Giving great presentations

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Learn to give a great presentation in no time at all! This is a sample workbook but for more information head to

Text of Giving great presentations

  • 1.a d v a n c i n g w o m e n i n b u s i n e s s GIVING GREAT PRESENTATIONS WORKBOOK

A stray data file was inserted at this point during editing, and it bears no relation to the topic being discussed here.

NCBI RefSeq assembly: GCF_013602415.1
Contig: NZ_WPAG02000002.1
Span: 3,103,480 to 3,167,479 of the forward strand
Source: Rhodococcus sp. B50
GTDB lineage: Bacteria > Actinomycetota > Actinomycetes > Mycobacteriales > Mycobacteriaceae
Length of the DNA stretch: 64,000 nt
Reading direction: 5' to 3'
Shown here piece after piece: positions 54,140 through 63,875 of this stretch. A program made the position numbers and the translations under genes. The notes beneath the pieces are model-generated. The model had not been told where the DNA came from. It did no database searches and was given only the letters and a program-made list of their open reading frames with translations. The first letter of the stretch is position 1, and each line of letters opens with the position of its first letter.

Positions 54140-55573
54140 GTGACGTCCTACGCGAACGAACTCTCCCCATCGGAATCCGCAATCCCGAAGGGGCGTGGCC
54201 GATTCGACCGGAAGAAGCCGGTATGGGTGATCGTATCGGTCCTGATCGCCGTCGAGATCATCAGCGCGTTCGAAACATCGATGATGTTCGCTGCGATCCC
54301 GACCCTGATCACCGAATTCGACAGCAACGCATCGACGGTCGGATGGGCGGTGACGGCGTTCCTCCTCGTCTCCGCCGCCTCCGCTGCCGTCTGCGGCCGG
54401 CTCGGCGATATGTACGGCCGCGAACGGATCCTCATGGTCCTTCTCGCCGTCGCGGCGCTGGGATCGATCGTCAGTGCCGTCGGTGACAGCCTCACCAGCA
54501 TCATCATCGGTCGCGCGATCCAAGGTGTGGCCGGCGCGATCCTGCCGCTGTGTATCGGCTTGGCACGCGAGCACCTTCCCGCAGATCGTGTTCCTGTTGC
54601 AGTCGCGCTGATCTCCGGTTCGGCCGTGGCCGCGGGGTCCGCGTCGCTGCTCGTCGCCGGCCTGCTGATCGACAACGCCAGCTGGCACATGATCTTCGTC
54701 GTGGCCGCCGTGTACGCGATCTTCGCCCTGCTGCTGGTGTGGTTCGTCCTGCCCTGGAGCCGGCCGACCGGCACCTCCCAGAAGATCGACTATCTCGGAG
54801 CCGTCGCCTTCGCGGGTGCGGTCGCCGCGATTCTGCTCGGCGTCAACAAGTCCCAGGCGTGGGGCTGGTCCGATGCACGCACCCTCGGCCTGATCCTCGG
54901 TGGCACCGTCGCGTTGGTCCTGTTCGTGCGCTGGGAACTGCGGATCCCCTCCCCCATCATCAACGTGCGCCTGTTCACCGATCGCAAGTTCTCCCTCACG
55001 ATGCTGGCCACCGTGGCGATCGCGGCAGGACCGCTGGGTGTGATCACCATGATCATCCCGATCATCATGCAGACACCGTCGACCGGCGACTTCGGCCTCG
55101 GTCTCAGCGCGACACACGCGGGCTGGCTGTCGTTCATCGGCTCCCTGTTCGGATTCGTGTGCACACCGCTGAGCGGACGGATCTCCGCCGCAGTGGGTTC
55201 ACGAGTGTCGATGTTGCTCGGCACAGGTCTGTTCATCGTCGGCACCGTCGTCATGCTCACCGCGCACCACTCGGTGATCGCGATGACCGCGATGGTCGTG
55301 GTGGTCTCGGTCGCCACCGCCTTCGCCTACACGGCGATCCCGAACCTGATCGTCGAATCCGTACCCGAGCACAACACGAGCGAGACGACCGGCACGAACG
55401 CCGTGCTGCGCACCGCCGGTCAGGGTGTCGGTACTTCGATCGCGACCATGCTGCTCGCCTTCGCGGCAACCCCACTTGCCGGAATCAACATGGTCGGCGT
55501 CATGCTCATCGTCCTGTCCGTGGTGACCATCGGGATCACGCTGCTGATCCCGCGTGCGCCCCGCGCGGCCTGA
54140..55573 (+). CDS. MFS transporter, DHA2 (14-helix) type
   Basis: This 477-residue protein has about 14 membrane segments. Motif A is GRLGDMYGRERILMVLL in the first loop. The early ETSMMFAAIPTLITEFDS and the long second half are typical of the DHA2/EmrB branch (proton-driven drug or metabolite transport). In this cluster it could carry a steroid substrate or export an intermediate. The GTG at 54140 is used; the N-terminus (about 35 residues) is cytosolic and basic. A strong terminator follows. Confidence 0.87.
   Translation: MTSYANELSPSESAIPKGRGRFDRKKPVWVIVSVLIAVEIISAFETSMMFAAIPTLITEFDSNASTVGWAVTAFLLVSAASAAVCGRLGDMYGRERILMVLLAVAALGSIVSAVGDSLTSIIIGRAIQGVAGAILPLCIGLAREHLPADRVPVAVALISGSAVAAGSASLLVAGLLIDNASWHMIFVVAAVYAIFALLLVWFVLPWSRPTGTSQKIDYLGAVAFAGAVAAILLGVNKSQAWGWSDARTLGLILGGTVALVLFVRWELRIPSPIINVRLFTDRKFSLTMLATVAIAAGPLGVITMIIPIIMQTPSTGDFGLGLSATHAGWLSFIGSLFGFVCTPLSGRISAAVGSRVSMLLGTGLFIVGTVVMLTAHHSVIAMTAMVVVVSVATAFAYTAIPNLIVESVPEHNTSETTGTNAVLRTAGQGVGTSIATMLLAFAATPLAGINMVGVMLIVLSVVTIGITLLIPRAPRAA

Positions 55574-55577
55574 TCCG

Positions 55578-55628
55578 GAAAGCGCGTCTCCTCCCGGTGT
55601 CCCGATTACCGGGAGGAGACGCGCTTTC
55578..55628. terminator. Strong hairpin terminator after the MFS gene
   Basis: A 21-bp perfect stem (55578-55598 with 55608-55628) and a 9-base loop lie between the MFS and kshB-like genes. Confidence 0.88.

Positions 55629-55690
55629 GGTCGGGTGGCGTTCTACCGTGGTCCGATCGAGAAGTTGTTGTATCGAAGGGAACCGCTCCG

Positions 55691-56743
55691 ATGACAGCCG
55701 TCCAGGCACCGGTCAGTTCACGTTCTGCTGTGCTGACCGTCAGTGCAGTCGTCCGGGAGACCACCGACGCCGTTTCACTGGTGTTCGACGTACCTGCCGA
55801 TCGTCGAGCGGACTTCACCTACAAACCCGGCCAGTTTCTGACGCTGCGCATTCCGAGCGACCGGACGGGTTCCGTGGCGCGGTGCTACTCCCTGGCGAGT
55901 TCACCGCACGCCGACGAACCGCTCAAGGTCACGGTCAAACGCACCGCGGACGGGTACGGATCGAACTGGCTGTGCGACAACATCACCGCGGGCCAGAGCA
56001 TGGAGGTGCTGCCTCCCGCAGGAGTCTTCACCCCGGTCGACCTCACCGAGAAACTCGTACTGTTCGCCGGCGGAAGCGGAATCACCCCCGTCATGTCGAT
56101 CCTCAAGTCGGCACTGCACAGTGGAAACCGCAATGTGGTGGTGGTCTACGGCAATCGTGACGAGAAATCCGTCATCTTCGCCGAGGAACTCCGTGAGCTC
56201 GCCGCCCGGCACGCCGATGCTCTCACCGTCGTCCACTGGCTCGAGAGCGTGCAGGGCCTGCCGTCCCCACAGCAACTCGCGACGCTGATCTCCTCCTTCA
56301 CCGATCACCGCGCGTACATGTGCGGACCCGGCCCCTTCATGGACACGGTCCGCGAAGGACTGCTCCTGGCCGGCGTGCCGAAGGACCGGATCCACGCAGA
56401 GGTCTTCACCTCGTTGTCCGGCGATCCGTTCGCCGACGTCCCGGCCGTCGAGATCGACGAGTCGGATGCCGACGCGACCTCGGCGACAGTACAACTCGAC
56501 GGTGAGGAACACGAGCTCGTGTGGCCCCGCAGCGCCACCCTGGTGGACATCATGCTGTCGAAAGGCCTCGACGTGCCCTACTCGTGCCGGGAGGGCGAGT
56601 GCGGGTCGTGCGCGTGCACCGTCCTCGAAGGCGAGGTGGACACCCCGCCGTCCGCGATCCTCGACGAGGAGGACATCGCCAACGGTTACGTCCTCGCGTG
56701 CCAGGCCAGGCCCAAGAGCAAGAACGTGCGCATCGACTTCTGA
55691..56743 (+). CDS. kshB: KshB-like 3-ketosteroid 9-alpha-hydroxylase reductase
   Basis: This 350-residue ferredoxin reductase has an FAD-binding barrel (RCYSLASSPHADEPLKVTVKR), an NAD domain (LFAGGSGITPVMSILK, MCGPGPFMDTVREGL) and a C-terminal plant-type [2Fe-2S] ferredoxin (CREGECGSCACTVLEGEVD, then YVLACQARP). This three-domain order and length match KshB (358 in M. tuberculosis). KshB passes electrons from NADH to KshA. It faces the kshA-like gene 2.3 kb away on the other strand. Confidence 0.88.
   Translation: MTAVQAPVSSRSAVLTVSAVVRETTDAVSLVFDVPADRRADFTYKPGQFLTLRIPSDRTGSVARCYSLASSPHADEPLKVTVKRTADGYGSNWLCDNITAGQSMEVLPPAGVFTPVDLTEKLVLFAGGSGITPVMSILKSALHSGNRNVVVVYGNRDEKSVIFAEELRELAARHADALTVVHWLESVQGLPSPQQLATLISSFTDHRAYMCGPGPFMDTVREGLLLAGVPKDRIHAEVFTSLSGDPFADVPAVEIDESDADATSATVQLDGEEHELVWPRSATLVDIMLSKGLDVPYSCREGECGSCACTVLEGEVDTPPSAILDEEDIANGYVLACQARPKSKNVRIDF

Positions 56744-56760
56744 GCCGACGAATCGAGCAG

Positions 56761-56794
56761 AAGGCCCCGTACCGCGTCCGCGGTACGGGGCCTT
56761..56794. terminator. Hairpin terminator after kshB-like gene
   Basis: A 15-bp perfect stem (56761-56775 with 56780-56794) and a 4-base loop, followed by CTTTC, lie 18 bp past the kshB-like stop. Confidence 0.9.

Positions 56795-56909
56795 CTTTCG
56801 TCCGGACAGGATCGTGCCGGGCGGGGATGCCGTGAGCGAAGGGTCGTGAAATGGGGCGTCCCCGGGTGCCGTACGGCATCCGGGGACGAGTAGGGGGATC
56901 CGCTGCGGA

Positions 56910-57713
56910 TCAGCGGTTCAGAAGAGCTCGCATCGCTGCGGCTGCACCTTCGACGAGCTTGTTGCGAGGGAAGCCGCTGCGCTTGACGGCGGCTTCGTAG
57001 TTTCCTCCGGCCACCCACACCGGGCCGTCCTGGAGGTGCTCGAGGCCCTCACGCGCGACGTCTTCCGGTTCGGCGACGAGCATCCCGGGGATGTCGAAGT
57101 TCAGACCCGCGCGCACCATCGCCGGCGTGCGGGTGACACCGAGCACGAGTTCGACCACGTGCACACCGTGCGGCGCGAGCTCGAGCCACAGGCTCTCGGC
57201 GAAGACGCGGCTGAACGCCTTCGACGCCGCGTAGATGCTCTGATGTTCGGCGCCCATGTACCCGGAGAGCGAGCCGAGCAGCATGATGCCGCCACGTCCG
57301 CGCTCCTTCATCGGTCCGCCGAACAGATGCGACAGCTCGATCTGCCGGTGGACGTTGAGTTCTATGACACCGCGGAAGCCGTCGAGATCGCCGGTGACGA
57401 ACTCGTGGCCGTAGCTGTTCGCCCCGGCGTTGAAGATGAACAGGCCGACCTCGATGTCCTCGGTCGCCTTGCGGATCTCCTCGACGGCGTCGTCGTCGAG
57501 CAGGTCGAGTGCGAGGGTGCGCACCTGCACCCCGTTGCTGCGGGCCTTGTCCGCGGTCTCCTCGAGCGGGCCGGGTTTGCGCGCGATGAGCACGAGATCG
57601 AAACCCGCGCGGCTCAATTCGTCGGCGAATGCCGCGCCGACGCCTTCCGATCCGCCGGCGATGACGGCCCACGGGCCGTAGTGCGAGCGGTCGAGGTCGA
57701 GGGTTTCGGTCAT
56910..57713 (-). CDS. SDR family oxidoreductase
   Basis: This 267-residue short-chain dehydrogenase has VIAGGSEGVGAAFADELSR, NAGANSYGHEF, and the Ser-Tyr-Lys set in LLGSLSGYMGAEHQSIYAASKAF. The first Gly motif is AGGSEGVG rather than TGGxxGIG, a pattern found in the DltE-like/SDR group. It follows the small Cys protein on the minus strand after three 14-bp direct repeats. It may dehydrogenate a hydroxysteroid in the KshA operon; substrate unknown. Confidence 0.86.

2. 2 CONTENTS About this workbook 3 Giving great presentations 4 Section 1. PlanningYour Presentation 5 Get it right from the start 6 Who is your audience? 8 Section 2. StructureYour Content to SuitYour Audience 10 Start strong and nish strong 11 Keep it interesting 13 Tell the story 14 Build credibility and trust, be consistent and tap into the audiences emotions Section 3. Preparing for the delivery of your presentation 18 Performance and delivery skills 19 Making a visual impact 21 Your mannerisms 22 PowerPoint and other presentation tools 23 Conference calls or video conferencing 24 Preparing for questions 25 Reviewing your presentation 26 Further reading 28 16 3. 3 EVERYWOMAN IS AN ORGANISATION that works to advance women in business. Through our work with individuals and organisations, we know that giving presentations strikes fear into many of us. Interestingly, there are few performers who will not feel nervous prior to taking to the stage. Similarly, you may have experienced a senior manager giving a presentation in your workplace who seemed to deliver with ease and charm. It is very important to note that there is no presentation gene bestowed on a lucky few. Everyone who delivers a charismatic presentation has prepared the message they are conveying and practised the style of delivery that works for them. Some may have spent countless hours, preparing, practising and volunteering to deliver a presentation at every given opportunity. In essence, the message here is that great presentation skills can be learnt. As with all of our everywoman personal development topics, we give you the tools to expedite your success. This subject, as with all others, requires your commitment to preparation, practice time, and seeking out feedback to help you continue to grow in this area. It sounds simple and obvious, but many people think about their presentation delivery before they have even thought about what they need to or should say. We get nervous because we picture ourselves delivering a presentation and not knowing what to say and how to say it and what questions might be asked. If you spend time, the right time preparing the right working through our Boosting your Self- www.everywoman. com/development/boosting-your-self- ) before you start thinking about building your presentation skills. ABOUT THIS WORKBOOK Being a good presenter will not make you successful, but you cant be successful without being a good presenter STEVE LEVY - PRESIDENT IPSOS REID CANADA 4. 4 GIVING GREAT PRESENTATIONS P resenting comes in all shapes and sizes and for most of us, we actually present something every day. It might be explaining a project or delivering facts and gures. It might be training others, talking through a proposal or gathering support for an idea. Or it could be a formal talk at a conference or a client debrief meeting. Whatever the situation, anything you can do to be condent and focused will help you present more effectively. Not everyone is easily persuaded by the most charismatic speakers, but undoubtedly everyone is turned off by a boring and nervous speaker. How you communicate will tell others a lot about you, if you do it well it will help build your credibility and respect within your organisation and with clients. Like every skill you learn, it will be easier for some than others and it will take continual practice and reection. Use this workbook to make the link between what you do on a daily basis and are familiar with, to what you need to work on to be a good presenter. This workbook is broken down into three sections: Planning your presentation Preparing for the delivery of your presentation Reviewing your presentation Fact, in our more modest worlds: poor or average or even okay presentation skills trip up or hold back an incredible number of very talented people at all levels, including the highest in big organisations TOM PETERS - BUSINESS AUTHOR AND SPEAKER 5. 5 SECTION 1. PLANNING YOUR PRESENTATION 6. 6 2. STRUCTURE YOUR CONTENT 1. PLANNING YOUR PRESENTATION 3. PREPARING FOR THE DELIVERY Get it right from the start BEFORE YOU BEGIN PLANNING take a few minutes to think about why it is YOU thats designing and delivering this presentation. This will help form the flow of the presentation and build your confidence along the way. Why YOU? Are you the expert? Have you been working on the project? Are you the key client contact? Have you built a relationship with someone in the audience? Do you have a connection? Are you covering for someone? Other Top tip Articulate these reasons and incorporate them into your introduction to help establish credibility from the rst few sentences. Why is the presentation being delivered? Once you know why it is you presenting, think about why the presentation is being delivered i.e. what is the objective of your presentation? Is it to: Inform Persuade Teach Build a relationship Encourage dialogue Establish a need Produce action Other? Now shift perspective and put yourself in the shoes of the audience. What might their objective be? For example is it to: Learn something new Understand more about a subject Make a decision Hear details Network Other? 7. 7 2. STRUCTURE YOUR CONTENT 1. PLANNING YOUR PRESENTATION 3. PREPARING FOR THE DELIVERY EXERCISE Think of a presentation you are delivering and outline the following: Why its me thats delivering the presentation: The objectives of the presentation: Top Tip Dont try and map out a presentation without knowing what you are doing it for. If you struggled to come up with objectives consult with stakeholders to clarify its purpose. MINE THEIRS 8. 8 2. STRUCTURE YOUR CONTENT 1. PLANNING YOUR PRESENTATION 3. PREPARING FOR THE DELIVERY Who is your audience? TO GET THE CONTEXT and intent right for your presentation, and to lay the groundwork for preparation, you must understand the audience as best as you can. What can you nd out about the members of the audience? What knowledge do they have about the topic? Why are they taking the time out of their day to attend your presentation? Are they forced to come or did they want to come? Will there be any politics in the room? What can they learn from you? EXERCISE ABOUT YOUR AUDIENCE ANSWER IF YOU DONT KNOW THE ANSWER, WHO CAN HELP YOU? WHEN WILL YOU SPEAK TO THE PERSON WHO CAN HELP YOU? What knowledge do they have about the topic? e.g. Very limited - this is a new project Why are they taking the time out of their day to attend your presentation? e.g. Katherine, Marys Personal Assistant e.g. Tomorrow Have they been forced to come or did they want to come? Will there be any politics in the room e.g. will there be any attendees that could present objections or barriers? e.g. Your line manager What can they learn from you? Whatever you do,do not start writing your presentation by lling in a PowerPoint template. PowerPoint is an effective presentation tool, but is only one part of your presentation. If you write your presentation to t within a template, your content will t the slides rather than the slides assisting you in telling the story. Start with a pen and paper. Gather your thoughts and use a spider diagram or mind map (if you are not sure what these are you can nd examples via google) or even just bullet points to list everything you could include in your presentation. You dont need order or detail, just put down anything and everything that could be in your presentation. 9. 9 2. STRUCTURE YOUR CONTENT 1. PLANNING YOUR PRESENTATION 3. PREPARING FOR THE DELIVERY Now think about: How much time you have How much time you should allocate to Questions & Answers (Q&A) What time of day you are presenting If you are one of many presenters, where you are in the order Who the audience is Divide your potential content into three key areas 1. What must I include everything that is necessary to meet your objectives clearly. 2. What should I include everything that would be useful to back up your key points. 3. What could I include more detail, if you have enough time or have a group interested in one specific topic. EXERCISE Take a look at the mind map example below and create one for your presentation. This could be one you are just about to give; one you have given in the past which you wish had gone better or this could be a practise run on any topic of your choosing. Once you have written your mind map, be more detailed by annotating which parts you must cover, should cover and could cover. Delivery Audience Reference materials Practice Reflection Phone/video Questions Why you? Feedback Giving a presentation Content Storytelling 10. 10 SECTION 2. STRUCTURE YOUR CONTENT TO SUIT YOUR AUDIENCE 11. 11 1. PLANNING YOUR PRESENTATION 2. STRUCTURE YOUR CONTENT TO SUIT YOUR AUDIENCE 3. PREPARING FOR THE DELIVERY Structure your content to suit your audience Think about: What structure will best suit the audience, formal, informal, interactive What level of knowledge they have How you can you help them best understand your key messages When you pull the content into a presentation remember to: Start strong and finish strong Keep it interesting Tell the story Build credibility and trust, be consistent and tap into the audiences emotions Start strong and finish strong This is important because, we remember beginning and endings and often forget the information in the middle. Think about a movie you saw recently or a book you read, or even a holiday you went on. You probably make sure your introduction and your summary have impact, and that it includes the most important message you want them to remember. Your introduction must include: THERE ARE MANY DIFFERENT WAYS you could say what you need t